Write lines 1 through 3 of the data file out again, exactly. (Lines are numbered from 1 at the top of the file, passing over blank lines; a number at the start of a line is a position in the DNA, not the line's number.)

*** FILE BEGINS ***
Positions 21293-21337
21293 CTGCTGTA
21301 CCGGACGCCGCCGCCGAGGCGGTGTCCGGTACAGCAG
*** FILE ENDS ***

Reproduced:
Positions 21293-21337
21293 CTGCTGTA
21301 CCGGACGCCGCCGCCGAGGCGGTGTCCGGTACAGCAG